The Mysteries of Trade: Or, The Source of Great Wealth, Containing Receipts and Patents in Chemistry and Manufacturing : with Practical Observations on the Useful Arts : Original and Compiled (Google eBook)

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author, 1825 - Chemistry, Technical - 152 pages
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Page 2 - District Clerk's Office. BE IT REMEMBERED, That on the ninth day of June, AD 1829, in the fifty-third year of the Independence of the United States of America, Alden Bradford, of the said District, has deposited in this Office the title of a book, the right whereof he claims as author, in the words following, to wit : " History of Massachusetts, from the year 1790, to 1820.
Page 63 - This large stock of small wines, with which they are almost overrun in France, sufficiently accounts for their making such vast quantities of brandy in that country, more than in others which lie in warmer climates, and are much better adapted to the production of grapes. Nor is this the only...
Page 130 - ... till the fine white particles of the potatoes are precipitated ; then pour the mucilaginous liquor from the fecula, and preserve the liquor for use. The article to be cleaned should then be laid upon a linen cloth on a table, and having provided a clean sponge, dip the sponge...
Page 133 - ... or still better, on the second day, a second coat of ochre and black (without any, or but a very small portion of soap) is laid...
Page 131 - The coarse pulp, which does not pass the sieve, is of great use in cleaning worsted curtains, tapestry, carpets, or other coarse goods. The mucilaginous liquor will clean all sorts of silk, cotton, or woollen goods, without hurting or spoiling the colour; it may be also used in cleaning oil paintings, or furniture that is soiled.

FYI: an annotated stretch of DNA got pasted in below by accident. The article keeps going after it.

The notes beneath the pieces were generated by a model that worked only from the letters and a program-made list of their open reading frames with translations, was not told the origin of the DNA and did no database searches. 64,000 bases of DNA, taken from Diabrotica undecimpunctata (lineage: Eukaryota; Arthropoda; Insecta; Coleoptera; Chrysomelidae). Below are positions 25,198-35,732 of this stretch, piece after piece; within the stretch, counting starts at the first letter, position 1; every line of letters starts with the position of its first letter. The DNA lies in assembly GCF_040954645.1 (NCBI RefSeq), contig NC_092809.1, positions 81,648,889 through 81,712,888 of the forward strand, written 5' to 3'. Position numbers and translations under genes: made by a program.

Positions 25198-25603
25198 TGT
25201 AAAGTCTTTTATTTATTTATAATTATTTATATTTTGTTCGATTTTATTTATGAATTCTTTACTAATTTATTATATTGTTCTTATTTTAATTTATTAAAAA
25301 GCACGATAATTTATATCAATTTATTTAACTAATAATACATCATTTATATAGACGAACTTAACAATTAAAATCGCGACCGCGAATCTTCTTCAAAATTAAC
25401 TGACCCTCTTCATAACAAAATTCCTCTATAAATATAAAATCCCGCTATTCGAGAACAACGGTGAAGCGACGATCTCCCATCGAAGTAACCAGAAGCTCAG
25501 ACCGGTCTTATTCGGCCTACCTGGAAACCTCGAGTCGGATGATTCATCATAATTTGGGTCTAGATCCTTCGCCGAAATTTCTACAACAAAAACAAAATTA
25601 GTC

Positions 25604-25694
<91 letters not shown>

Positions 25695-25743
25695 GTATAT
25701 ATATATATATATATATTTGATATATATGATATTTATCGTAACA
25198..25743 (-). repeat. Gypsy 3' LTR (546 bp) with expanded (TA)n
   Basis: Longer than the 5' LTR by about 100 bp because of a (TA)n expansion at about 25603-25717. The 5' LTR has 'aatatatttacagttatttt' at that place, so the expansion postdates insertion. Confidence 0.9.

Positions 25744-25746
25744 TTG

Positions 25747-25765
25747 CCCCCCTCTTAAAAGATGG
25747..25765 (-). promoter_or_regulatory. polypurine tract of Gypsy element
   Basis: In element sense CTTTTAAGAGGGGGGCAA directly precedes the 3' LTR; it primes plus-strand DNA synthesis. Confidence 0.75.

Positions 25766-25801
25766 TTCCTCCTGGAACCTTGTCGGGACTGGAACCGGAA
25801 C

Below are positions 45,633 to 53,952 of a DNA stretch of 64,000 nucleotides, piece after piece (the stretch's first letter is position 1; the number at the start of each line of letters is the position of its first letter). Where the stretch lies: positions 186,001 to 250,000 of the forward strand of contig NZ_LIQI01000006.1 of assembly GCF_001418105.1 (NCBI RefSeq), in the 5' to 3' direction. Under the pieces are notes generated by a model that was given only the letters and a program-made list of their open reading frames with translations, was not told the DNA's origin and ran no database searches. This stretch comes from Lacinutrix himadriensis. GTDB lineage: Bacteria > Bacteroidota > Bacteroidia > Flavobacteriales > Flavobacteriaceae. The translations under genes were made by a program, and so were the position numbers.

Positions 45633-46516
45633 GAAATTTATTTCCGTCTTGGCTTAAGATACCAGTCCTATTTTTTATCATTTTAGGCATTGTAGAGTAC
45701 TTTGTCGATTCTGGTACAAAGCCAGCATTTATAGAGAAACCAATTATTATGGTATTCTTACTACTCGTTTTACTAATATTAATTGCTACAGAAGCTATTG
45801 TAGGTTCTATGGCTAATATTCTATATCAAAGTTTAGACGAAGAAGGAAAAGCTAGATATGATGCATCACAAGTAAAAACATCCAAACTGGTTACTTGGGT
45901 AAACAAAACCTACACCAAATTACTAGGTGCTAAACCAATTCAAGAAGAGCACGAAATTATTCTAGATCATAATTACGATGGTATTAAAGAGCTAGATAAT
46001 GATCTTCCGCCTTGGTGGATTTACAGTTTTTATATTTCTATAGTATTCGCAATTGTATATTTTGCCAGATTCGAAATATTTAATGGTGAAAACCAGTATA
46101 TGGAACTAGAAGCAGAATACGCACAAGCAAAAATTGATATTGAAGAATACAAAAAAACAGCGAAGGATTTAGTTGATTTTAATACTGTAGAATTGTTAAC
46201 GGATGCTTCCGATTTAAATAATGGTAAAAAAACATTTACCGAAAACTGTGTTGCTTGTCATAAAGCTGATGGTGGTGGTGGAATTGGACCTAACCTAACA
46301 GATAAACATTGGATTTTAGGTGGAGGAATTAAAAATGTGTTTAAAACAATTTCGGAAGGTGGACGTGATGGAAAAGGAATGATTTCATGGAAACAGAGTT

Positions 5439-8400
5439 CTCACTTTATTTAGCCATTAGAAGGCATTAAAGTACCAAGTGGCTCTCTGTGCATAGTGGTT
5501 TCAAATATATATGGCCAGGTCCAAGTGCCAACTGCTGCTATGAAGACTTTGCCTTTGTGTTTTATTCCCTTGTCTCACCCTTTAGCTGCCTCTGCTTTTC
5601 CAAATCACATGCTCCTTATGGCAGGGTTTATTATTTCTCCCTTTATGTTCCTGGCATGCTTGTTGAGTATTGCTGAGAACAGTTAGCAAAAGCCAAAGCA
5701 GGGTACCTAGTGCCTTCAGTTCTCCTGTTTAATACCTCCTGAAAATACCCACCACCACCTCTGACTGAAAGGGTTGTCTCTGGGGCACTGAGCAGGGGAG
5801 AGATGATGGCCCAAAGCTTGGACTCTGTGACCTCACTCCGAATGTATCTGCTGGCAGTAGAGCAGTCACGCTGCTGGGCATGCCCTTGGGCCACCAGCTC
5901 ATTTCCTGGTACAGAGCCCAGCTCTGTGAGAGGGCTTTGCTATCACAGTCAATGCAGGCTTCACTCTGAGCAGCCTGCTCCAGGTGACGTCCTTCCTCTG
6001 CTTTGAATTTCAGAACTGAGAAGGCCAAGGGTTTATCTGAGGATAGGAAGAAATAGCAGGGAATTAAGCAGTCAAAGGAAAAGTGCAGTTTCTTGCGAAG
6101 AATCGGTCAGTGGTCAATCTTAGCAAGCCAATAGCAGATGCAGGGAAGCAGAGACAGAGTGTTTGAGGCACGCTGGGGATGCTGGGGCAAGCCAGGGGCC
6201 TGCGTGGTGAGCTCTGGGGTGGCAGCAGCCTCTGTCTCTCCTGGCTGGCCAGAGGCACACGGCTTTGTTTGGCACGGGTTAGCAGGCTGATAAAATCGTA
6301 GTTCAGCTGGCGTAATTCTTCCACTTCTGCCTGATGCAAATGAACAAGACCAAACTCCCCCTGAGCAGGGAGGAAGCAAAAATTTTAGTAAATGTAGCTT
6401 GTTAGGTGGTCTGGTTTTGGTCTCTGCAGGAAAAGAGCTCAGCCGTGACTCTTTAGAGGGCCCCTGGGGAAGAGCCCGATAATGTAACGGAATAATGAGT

Page 88 - To fifteen quarts of water put six pounds of brown sugar; let it boil ten minutes, and take off the scum : pour on it half a peck of primroses ; before it is quite cold put in a little fresh yeast, and let it work in a. warm place...
Page 89 - ... combs and two of water : place them in the sun, if his rays possess a sufficient power, or in a warm place, and cover them with cloths. Fermentation takes place in a few days, and continues from eight to twelve days, according to the higher or lower temperature of the situation in which the operation is performed. During the fermentation, stir the...
Page 32 - Take gooseberries before they are ripe, crush them with a mallet in a wooden bowl, and to every gallon of fruit put a gallon of water ; let it stand two days, stirring it well ; squeeze the mixture well with your hands through a...
Page 14 - ... are very shallow. Liquor made from pale malt, and which is intended for immediate drinking, need not be cooled lower than 75 or 80 degrees; of course this kind of beer may be brewed in the hottest weather ; but beer brewed from brown malt, and intended to be kept, must be cooled to 65 or 70 before it is put into a state of fermentation. Hence...
Page 45 - Wine. To every gallon of ripe grapes put a gallon of soft water, bruise the grapes, let them stand a. week without stirring, and draw the liquor off fine ; to every gallon of wine put three pounds of lump sugar ; put...

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